It remains unclear to history whether Gallatin had really never believed what he was saying, or had gradually changed his mind as he gained experience. He did confess or perhaps suddenly realize his error as the War of 1812 approached and he was Secretary of the Treasury. In this awkward event, he found himself charged with organizing the finance of a war with no way to do it. What was worse, Jefferson relentlessly pursued the closure of the National Bank for ideological, even fanatical, reasons; and Jefferson was the boss. The resolution of this conflict was to enrich Stephen Girard even further, while forcing Gallatin to a humiliating public reversal of stance. Nevertheless, America simply had to have a bank to fight a war. It is greatly to Gallatin's credit that his frenzied and obviously sincere entreaties to the bewildered Jefferson and Madison then saved the Nation from a disaster of foolish consistency. In a larger sense, the dramatic reversal of stance also played a role in shifting American sympathies from France to England. American sympathies were then wavering. On one side, there was gratitude to the French for bankrupting themselves with unwisely large loans to our struggling revolution, and for allying themselves with that revolution, soon imitating it with a revolution of their own against the common slogan, oppressive monarchy. True, there was more than a little hankering for annexation of large chunks of Canada. That was one side of it, which Lafayette, Girard, Gallatin and Jefferson labored to enhance, probably with their eye on French Quebec. On the other hand, there was that appalling genocide of the Jacobin guilloutine, which Napoleon soon threatened to extend to all European monarchies within his reach. The Seven Years War, which we called the War of the French and the Indians, had left memories in America that French ambition could extend from Quebec to Louisiana and include Haiti. The French once even occupied Pittsburgh, and their Indian allies had scalped settlers in Lancaster. That was not so long ago. Furthermore, the English invention of the Industrial Revolution was immensely attractive to artisan Americans. Ultimately, we made our choice for steady prosperous commerce of the British sort, rather than glittering glorious conquest, of the French style. By 1813, Gallatin had served longer as Secretary of Treasury than anyone before or since, and earlier had a more distinguished career as both Congressman and Senator than all but a few have ever achieved. When he was offered the position as a commissioner to negotiate the Treaty of Ghent ending the War of 1812, it was natural to expect that it would be the final act of his long political career. It was, however, only the beginning of a ten-year diplomatic career as Ambassador, first to France and then to England. Following that with still another new career, he took up academic work, returning to America to found New York University, personally establishing the academic discipline of study in Indian Affairs and language, and founding the American Ethnological Society. Gallatin wrote two books about Indian language patterns, and first suggested that the similarities between the languages of North and South American Indians probably meant they were related tribes. In another sphere, Gallatin is credited with originating the American doctrine of manifest destiny.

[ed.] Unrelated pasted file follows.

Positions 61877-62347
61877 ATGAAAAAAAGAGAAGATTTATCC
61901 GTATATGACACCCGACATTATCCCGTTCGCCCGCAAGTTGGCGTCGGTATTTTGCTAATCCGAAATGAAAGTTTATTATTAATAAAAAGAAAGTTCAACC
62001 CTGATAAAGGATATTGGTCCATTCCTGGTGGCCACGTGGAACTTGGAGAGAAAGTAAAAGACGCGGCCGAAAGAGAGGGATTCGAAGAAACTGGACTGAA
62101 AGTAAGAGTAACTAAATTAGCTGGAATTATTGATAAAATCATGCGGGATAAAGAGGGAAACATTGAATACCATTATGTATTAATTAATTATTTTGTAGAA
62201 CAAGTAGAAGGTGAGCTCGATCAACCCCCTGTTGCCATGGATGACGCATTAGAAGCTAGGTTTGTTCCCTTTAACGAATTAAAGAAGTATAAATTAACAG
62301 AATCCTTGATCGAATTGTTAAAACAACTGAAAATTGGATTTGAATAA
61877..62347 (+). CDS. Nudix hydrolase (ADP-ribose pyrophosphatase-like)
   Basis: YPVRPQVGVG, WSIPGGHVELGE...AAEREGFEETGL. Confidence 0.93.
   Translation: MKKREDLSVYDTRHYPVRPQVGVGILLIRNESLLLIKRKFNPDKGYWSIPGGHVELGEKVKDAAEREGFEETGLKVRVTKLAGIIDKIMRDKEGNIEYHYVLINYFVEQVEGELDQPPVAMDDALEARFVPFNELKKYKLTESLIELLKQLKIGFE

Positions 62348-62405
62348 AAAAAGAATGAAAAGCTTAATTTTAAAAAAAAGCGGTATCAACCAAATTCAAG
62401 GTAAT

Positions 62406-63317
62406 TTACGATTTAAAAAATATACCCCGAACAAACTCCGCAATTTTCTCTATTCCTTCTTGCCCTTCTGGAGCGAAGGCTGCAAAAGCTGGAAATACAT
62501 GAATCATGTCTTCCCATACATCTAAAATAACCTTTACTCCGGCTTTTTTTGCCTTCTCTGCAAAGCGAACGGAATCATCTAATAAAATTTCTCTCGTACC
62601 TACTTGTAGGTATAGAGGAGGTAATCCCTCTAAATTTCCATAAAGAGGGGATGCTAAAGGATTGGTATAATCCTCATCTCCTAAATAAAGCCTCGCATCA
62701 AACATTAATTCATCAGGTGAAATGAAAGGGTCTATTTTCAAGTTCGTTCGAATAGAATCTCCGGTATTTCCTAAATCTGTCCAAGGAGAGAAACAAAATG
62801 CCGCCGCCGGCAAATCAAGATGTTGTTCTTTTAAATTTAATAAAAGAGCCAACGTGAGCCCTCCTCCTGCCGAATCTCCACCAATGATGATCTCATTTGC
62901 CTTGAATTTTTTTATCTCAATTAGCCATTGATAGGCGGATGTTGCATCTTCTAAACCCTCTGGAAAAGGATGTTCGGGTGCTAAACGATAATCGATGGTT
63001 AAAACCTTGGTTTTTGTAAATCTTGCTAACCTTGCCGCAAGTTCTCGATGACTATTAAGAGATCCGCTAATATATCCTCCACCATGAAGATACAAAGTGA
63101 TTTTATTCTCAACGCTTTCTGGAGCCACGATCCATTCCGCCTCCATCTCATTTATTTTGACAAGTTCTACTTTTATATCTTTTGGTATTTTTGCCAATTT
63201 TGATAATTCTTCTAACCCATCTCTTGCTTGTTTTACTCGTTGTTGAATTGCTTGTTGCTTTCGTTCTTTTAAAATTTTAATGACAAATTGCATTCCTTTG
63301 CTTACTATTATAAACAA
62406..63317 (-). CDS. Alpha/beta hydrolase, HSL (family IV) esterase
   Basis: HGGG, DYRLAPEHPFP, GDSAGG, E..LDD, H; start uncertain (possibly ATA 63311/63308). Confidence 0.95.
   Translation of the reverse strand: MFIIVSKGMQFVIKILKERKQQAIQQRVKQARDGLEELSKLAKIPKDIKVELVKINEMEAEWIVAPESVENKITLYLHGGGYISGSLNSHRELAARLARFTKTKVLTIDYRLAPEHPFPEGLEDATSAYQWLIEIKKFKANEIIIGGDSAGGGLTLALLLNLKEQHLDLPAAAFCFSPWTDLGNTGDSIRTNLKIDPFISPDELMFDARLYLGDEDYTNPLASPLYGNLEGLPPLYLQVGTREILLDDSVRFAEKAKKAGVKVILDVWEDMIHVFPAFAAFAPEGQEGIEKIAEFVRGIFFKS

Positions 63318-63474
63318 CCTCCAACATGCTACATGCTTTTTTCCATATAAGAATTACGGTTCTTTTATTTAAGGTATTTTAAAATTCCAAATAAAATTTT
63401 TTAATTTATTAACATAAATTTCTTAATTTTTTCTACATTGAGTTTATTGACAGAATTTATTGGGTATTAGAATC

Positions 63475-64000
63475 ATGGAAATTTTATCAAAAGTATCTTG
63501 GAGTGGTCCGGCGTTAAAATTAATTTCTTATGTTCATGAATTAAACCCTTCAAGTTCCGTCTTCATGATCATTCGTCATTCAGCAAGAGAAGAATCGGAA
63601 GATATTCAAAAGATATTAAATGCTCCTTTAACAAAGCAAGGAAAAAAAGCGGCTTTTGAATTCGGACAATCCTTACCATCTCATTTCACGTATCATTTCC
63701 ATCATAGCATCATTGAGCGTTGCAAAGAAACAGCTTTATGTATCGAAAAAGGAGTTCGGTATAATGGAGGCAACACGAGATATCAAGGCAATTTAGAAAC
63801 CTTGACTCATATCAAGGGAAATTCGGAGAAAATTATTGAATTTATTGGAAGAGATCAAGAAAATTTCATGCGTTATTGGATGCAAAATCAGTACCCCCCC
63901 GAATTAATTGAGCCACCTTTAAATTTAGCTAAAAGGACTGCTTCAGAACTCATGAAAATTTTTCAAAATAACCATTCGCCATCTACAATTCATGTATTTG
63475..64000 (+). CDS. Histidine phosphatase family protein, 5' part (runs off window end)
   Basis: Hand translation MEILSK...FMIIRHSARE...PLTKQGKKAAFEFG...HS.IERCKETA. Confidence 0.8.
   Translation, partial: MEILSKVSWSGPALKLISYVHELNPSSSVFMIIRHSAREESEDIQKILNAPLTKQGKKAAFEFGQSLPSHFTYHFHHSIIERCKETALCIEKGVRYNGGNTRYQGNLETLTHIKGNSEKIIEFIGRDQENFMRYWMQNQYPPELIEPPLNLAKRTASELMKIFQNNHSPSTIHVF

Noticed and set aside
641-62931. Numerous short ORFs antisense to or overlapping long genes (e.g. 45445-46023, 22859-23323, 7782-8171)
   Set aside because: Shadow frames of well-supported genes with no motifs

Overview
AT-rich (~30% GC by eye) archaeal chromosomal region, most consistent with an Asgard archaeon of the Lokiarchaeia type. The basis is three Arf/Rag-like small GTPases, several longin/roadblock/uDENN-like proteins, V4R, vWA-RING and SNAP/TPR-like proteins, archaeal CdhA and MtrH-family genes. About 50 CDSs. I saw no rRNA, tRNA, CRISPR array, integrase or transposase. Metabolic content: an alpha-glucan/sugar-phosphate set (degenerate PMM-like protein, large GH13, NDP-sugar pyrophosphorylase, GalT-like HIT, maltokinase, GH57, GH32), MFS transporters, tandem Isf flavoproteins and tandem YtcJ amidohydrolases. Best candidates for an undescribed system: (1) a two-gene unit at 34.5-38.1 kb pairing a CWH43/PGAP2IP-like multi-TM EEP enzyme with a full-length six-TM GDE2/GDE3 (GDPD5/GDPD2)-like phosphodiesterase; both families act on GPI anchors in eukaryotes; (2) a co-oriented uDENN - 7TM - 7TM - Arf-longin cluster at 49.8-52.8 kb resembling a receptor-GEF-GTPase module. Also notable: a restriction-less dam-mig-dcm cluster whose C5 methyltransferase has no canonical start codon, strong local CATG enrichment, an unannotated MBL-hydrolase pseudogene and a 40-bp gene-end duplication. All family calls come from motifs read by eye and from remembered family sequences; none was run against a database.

While skipping from one distinguished career to several others, Gallatin never forgot he was a banker. He wrote the charter for the Second National Bank ("Biddle's Bank"), plus the Third Bank of Pennsylvania, and founded the National Bank of New York, which was named Gallatin's Bank for a while, before gradually evolving into what is now called J.P. Morgan Chase Bank. As a diplomat, he negotiated many boundary disputes, including Oregon, Maine and Texas. He bitterly opposed the annexation of Texas.
When it comes to writing about Gallatin, there is so much to say it is hard to say anything coherent. He was such a virtuoso of public life that he defeats his biographers in their central task, of telling the world what he was like. There haven't been many, if indeed there were any, enough like him to offer a comparison. And yet history has not been kind to him. He can comfortably claim the title of the most famous American, that no one since has ever heard of.